Regardless of industry, a good leader spends time connecting with employees, soliciting feedback and crowdsourcing solutions. Good leaders ask what their employees think about their jobs and how to improve them.
If you're doing this, then although you may not realize it, you're running innovation challenges. To make the most of these challenges, it's best to be intentional about how you run them and why. In this sense, it's important to understand the strategic differences between large and small challenges.
An innovation challenge is a method of crowdsourcing solutions from your employees, customers or other stakeholders in a structured and repeatable way. Running a challenge enables you to address a problem or opportunity by gathering feedback from the individuals who understand the issue best.
Smaller challenges tend to involve a smaller time frame, cohort, or issue — they can even be as small as asking a five-person team how they can best keep the office kitchen cleaner. Conversely, larger challenges deal with a larger time frame, cohort, or issue, like how multiple, hundred-person departments can be better aligned.
Challenges are a great way to get in touch with the people closest to a given product or process. After all, the CEO usually doesn’t have insight into the nitty-gritty of how an assembly line works, or how IT’s ticketing system could be improved.
As flexible as innovation challenges can be, without a deliberate focus on execution, the process can fall apart: small organizations forget to run the large challenges that help to inform their broader strategy, and large organizations' cumbersome hierarchy prevents them from running the small challenges that keep them agile.
Consider a small company with only a handful of people. Anytime there’s a hiccup, somebody reaches out over email, brings it up in their weekly meeting or just stops by their coworker’s desk. This way, they gradually make their business more and more effective, they learn what parts of their processes are and are not working and they learn how to help their coworkers do their jobs better.
What’s happening in this example is special: the small company is responding quickly to threats and opportunities. Essentially, it's running ad hoc small challenges. But this agility is often a double-edged sword — according to smallbiztrends.com, roughly half of all small businesses fail within 5 years. Among the reasons they cite are:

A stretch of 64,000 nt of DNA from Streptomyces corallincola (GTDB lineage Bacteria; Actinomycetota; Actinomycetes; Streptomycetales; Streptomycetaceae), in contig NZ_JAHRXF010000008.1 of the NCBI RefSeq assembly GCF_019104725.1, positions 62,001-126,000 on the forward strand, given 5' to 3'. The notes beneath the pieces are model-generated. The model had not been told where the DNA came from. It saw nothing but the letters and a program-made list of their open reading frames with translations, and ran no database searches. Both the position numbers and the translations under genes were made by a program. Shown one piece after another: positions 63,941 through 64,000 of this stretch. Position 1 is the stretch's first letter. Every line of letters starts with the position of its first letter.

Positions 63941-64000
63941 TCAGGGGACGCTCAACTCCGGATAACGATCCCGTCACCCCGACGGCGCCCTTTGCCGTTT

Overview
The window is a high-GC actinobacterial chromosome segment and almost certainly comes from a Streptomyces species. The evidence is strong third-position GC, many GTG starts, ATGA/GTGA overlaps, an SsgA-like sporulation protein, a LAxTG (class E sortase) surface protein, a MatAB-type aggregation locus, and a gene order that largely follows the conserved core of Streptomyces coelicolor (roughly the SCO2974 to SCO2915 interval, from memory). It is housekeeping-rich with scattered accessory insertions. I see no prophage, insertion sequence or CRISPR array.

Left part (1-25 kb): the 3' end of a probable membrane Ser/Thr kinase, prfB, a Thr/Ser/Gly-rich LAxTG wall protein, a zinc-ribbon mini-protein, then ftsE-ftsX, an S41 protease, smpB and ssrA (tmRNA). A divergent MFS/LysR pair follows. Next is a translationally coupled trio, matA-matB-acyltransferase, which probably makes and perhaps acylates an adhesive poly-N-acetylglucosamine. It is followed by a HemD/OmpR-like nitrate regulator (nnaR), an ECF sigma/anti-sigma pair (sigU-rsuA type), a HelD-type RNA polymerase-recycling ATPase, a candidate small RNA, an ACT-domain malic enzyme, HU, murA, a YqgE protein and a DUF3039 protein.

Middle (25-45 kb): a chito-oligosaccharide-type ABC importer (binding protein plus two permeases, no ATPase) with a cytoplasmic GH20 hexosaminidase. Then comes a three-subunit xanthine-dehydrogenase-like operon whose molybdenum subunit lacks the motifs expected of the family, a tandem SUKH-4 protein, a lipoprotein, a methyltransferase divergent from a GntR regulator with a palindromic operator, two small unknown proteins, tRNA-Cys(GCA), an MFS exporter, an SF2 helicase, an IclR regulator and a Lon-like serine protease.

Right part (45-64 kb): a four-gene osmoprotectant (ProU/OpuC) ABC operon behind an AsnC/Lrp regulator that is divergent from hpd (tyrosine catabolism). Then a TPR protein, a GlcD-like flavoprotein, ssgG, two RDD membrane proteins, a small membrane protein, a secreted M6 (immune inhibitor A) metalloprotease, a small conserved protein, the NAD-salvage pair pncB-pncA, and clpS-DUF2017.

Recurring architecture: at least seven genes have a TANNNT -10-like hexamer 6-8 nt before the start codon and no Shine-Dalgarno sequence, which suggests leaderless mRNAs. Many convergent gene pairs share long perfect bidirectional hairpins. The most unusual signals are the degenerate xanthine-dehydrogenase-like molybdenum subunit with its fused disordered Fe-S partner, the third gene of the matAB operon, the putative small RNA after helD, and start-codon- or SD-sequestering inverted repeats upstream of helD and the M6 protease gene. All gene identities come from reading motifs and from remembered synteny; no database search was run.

In short, many of the reasons small businesses fail is because they are too reactive. They often fail to follow larger, longer-term goals that can help inform their strategy.
In situations like this, a small business can benefit from running large challenges. The individuals in a small business work hard every day to make the company a success, and crowdsourcing solutions and ideas from them about the larger goals of the organization can both help to develop that long-term strategy and remind everyone to think ahead.
Now consider a large company. Perhaps once a quarter, leadership asks the workforce to provide feedback on a large, abstract challenge over the course of months. Engagement gradually falls off, there’s no real consensus on what the results of the challenge were, and eventually, something gets implemented, but it doesn’t exactly address the original problem and might even make people’s jobs harder.
That’s why it's important for large organizations to remember to run challenges at smaller levels alongside those larger, difficult-to-manage challenges. The agility that makes small organizations so responsive and adaptable is an important quality to retain. Just because the organization as a whole is too large to turn on a dime anymore doesn’t mean that individual teams and departments can’t make internal changes to adapt and evolve.
When crowdsourcing solutions using innovation challenges, it’s important to implement both smaller challenges that allow the organization to constantly experiment and improve on a continuous basis, and larger challenges that can provide vision and longer-term guidance. No matter the challenge, small and large organizations will benefit from from running small and large challenges in a deliberate, structured and repeatable way.
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